New CDC Zika guidance highlights that an infected woman – not just a male – can transmit the virus
Federal health officials highlighted that in addition to vaginal sex, anal sex, oral sex and shared use of sex toys by partners of either gender can also spread the mosquito-borne disease.
The guidance also highlights that an infected woman – not just a male – can transmit the virus.
Further, the CDC’s recommendations on patient counseling related to the Zika virus include that at-risk pregnant women now have up to a two-week window to undergo a blood test for the disease after beginning to show symptoms. Initially, the suggested timeframe was just seven days. The CDC says that any pregnant woman who suspects they may have been exposed to Zika be tested.
Zika has been linked to a range of birth defects, including microcephaly, and brain and eye abnormalities. As of July 14, the CDC said that 400 pregnant women in the U.S. have shown evidence of the virus, the Pittsburgh Post-Gazette said. Last month, three babies were born in the country with the virus, and three more died before birth because of the defects.
The CDC urges doctors to stress that male or female partners in an area with Zika reduce their risk of sexual transmission by using condoms, and says that they should abstain from unprotected sex throughout a pregnancy.
In early July, an elderly Utah man became the first confirmed person to die from the virus, after being hospitalized for a high fever, rash and joint pain.
The most common symptoms of Zika include conjunctivitis (red eyes), rash, fever, joint pain and headache. There are currently no vaccines to treat or prevent the virus.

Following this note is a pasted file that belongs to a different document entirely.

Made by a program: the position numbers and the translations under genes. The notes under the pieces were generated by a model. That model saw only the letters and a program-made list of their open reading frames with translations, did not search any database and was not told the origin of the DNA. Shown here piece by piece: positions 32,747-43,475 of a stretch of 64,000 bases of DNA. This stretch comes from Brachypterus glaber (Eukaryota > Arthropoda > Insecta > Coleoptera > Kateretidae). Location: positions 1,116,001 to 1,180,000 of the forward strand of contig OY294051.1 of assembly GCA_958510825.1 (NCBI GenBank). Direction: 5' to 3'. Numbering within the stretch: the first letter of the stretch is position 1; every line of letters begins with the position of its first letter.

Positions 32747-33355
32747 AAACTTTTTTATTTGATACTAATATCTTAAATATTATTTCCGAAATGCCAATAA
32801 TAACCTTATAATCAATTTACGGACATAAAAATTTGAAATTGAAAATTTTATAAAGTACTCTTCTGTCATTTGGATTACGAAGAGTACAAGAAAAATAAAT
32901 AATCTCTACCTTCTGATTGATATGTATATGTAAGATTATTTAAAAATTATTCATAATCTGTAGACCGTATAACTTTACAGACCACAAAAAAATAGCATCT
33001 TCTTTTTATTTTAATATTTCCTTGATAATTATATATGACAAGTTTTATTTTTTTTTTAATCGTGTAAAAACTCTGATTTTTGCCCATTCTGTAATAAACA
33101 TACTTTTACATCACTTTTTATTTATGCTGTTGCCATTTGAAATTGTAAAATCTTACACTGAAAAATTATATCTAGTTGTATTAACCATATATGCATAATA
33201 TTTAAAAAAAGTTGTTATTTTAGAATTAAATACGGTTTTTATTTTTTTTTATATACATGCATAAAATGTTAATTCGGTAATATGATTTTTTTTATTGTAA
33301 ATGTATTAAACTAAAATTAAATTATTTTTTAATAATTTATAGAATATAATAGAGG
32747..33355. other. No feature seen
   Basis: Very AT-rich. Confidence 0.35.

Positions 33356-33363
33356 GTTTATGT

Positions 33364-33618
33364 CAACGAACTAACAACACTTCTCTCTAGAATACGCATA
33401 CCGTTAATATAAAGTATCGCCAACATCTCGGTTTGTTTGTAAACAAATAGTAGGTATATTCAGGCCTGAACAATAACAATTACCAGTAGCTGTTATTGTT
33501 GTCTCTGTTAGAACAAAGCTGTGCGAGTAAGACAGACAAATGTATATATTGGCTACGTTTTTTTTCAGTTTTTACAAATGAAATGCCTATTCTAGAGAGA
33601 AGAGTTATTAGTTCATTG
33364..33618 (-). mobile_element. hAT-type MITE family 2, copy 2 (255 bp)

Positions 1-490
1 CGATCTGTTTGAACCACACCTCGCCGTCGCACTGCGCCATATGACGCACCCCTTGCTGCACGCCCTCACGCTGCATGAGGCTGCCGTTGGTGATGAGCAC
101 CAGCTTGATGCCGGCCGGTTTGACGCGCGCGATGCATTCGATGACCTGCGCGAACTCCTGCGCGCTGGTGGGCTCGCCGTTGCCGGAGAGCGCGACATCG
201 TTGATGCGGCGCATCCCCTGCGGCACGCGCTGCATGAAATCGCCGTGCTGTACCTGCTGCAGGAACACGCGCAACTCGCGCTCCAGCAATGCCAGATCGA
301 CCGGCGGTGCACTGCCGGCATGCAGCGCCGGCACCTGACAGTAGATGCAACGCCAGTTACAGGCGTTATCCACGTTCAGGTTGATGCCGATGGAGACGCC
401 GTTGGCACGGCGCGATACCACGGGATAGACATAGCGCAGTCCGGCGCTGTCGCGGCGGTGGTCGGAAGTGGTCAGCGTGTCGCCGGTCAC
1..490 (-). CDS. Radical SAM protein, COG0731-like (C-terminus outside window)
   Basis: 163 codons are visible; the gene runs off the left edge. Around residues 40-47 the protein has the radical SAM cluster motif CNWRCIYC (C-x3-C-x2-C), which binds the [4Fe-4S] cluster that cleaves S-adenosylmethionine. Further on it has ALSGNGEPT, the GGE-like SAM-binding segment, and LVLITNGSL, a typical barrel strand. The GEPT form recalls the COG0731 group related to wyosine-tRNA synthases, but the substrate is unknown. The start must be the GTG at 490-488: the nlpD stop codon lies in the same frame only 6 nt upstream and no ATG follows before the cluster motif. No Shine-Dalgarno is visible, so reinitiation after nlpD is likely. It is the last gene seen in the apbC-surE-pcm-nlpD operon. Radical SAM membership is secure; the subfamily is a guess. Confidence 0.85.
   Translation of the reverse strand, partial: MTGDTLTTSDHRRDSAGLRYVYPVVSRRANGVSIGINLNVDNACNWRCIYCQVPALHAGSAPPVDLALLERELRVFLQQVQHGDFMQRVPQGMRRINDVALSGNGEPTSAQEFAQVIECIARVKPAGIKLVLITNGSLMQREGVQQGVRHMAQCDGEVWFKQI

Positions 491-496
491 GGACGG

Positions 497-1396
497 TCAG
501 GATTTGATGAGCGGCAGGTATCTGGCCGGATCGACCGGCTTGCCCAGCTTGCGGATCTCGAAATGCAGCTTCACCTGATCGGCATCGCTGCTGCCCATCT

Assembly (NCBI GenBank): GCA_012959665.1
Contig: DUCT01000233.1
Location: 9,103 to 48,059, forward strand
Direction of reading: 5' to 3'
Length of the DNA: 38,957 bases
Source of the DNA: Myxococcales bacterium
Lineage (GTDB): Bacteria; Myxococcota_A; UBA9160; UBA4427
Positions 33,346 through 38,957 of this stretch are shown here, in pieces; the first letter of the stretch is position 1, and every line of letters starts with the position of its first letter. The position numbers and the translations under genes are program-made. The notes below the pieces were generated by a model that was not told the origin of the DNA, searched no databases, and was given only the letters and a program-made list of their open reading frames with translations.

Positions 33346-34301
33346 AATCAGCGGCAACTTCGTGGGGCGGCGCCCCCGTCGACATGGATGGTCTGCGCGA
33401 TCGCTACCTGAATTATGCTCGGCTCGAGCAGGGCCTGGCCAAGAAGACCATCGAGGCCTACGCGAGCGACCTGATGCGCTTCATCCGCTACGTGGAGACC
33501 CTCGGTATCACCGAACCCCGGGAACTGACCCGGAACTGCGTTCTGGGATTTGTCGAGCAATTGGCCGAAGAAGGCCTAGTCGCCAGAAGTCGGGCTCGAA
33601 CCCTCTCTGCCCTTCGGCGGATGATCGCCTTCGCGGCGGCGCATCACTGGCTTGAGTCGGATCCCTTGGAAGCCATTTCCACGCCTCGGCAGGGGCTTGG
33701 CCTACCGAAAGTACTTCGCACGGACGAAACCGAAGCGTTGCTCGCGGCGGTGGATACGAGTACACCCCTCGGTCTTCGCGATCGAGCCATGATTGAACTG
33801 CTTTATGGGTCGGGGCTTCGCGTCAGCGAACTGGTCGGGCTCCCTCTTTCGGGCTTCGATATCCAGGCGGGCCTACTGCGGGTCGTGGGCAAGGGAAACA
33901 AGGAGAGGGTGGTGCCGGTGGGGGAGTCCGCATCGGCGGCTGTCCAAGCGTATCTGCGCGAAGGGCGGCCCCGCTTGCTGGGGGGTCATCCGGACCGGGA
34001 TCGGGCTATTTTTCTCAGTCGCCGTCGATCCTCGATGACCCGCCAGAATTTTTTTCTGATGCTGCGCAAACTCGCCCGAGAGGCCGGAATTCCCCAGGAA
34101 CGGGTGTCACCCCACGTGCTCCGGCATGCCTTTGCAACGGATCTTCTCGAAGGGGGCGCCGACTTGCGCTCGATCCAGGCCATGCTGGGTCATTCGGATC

Much concern has been placed around the Summer Olympics in Rio – which has been hit hard by the virus – with many U.S. athletes backing out.
Several athletes, coaches and members of the Olympic committee staff are actually serving as subjects in a study of the virus.
The study aims to improve understanding of the virus by identifying risk factors, evaluating how long the virus remains in bodily fluids and studying the reproductive outcomes of infected patients.
In order to avoid being bitten this summer, here is a list of the best bug sprays for warding off the zika-spreading Aedes mosquitos, according to Consumer Reports:
• Sawyer Picaridin
• Ben’s 30% Deet Tick & Insect Wilderness Formula
• Repel Lemon Eucalyptus
Each of the top picks contains a different key ingredient: picaridin, DEET and a derivative of eucalyptus. DEET, an active ingredient in many insect repellants, has been used since the 1940s. According to the U.S. Centers for Disease Control and Prevention, DEET is safe for pregnant women and young children.
Picaridin and oil of lemon eucalyptus, on the other hand, should not be used on children under three years old. Insect repellant of any kind should not be used on babies under 2 months of age; instead small babies should be protected by a mosquito net placed around their infant seat or carrier.
And here’s the best way to use mosquito repellants, per the CDC:
• Spray or rub repellant only onto skin not covered by clothes (it’s not necessary to apply repellant under your clothing)
• Use just enough insect repellant to cover your skin; heavy application does not increase effectiveness
• Never use insect repellants on cuts, wounds or irritated skin
• Do not spray insect repellant directly onto your face – spray it into your hands and then carefully apply to your face
• Apply insect repellant after applying sunscreen
• After returning indoors, wash insect repellant off of your skin with soap and water or take a bath.
Protecting your home from mosquito populations is also important. Remember to get rid of standing water. Birdbaths, flowerpots and clogged gutters all make for excellent mosquito breeding grounds.